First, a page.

To meet student needs, the school has two counselors on campus and has held assemblies with the students to provide information to help them. Ozark Guidance School Based Mental Health and Methodist Family Health School Based Mental Health professionals also have been at the school to assist staff with students.
During Morris' first year as principal, staff dealt with vaping problems among students. To address those the second year, the school added vape detectors in the bathrooms and tightened up the time between classes so students would not have opportunities to vape. These measures helped, along with providing education to students and parents on reasons why vaping is not good for someone's health.
The school has hosted programs on other dangers as well, such as drug issues and the dangers of fentanyl.
School staff also talked to students about enforcing the cellphone policy and did not receive a "huge pushback" from the students, Morris said.
Students are allowed to use their phones before and after lunch and at lunch but not during instructional time or in the hallways. Morris said she believes the policy has been helpful to the learning atmosphere at the school.
Similar to many schools across the country, the junior high did see reading scores fall from pre-pandemic to post pandemic but it has former and new programs in place to help students who are struggling. These include a learning lab and after-school tutoring.
Teachers have a spreadsheet on all students and their test scores and are able to see how their students are doing. The school also is providing more classes academically to support students for what they may want to do in the future, whether it is robotics, computer coding or technical education.
"I can see the growth," Morris said. "We do internal testing and have seen huge growth in deficit areas. We're excited about that."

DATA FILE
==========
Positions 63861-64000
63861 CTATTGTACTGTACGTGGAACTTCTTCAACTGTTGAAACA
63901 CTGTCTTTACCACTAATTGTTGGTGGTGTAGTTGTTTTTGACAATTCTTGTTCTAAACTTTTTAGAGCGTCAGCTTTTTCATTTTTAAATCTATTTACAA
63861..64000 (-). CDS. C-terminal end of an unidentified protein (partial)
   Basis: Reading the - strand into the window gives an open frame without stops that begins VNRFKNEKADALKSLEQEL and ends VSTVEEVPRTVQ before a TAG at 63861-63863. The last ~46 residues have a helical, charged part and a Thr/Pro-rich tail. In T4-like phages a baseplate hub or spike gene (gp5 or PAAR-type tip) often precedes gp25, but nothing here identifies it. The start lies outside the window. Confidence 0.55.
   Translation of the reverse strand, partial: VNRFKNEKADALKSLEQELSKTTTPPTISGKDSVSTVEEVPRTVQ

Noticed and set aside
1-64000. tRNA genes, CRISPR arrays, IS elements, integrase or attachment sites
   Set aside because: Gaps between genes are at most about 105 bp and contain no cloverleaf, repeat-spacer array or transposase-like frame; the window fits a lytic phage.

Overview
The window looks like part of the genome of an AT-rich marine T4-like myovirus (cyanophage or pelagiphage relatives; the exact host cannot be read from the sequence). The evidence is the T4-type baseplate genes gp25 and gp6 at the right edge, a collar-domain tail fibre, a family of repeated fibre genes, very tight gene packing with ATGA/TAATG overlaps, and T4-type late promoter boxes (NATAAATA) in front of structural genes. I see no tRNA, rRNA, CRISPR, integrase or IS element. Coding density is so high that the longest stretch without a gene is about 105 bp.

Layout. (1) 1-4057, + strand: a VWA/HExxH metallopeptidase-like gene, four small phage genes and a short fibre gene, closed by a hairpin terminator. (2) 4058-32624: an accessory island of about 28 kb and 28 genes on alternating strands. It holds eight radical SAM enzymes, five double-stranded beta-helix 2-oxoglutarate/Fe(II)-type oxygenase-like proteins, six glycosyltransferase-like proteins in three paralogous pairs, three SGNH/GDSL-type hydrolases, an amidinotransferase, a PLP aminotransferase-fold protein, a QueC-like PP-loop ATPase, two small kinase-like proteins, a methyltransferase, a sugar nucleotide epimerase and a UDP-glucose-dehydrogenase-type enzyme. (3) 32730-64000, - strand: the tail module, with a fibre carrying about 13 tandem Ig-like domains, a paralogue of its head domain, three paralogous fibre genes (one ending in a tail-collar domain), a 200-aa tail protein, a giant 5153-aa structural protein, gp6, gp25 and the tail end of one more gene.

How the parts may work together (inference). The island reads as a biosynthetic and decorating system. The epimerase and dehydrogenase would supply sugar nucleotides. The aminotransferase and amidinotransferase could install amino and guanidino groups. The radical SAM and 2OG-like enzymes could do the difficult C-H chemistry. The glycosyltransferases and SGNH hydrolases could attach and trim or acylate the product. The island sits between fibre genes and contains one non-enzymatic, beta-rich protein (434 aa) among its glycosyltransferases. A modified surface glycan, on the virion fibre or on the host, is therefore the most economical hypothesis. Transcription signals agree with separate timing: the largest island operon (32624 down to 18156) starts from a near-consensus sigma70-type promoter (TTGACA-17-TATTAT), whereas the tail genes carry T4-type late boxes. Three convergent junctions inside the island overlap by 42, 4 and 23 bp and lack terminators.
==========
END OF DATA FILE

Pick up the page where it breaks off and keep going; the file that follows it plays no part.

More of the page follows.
The school is one-to-one on Chromebooks so students have their own laptops to take home. They are being given reward days and incentive days and being recognized through social media.
"We want to make sure kids know that we see them and we see how hard they are working," Story said.
Next year, Morris said she hopes to add even more reward days, such as honor assemblies that parents can attend, as well as recognizing teachers who are working hard every day in the classroom.
"We're working very hard to make it the best school we can," Morris said. "We've done surveys with the students and they are really happy and they feel safe."
Morris said she and Story have worked well together for two years.
"We come in every day with a positive outlook and we have a great time," Morris said. "It's fun. It's a hard job, make no mistake about it, but we laugh."
Last week, Morris said she hates to think about losing Story to Williams Elementary but knows she will do a great job in the principal's role. The school district already had received more than 30 applications for the assistant principal position at the junior high.
Morris gives an example of how she believes the junior high is impacting its students in a poem written by one student. The student's mom said her daughter had been struggling at a previous school but Farmington changed her life and she wrote a poem about how she now loves school and feels good about herself.
"That's what we do here," Morris said.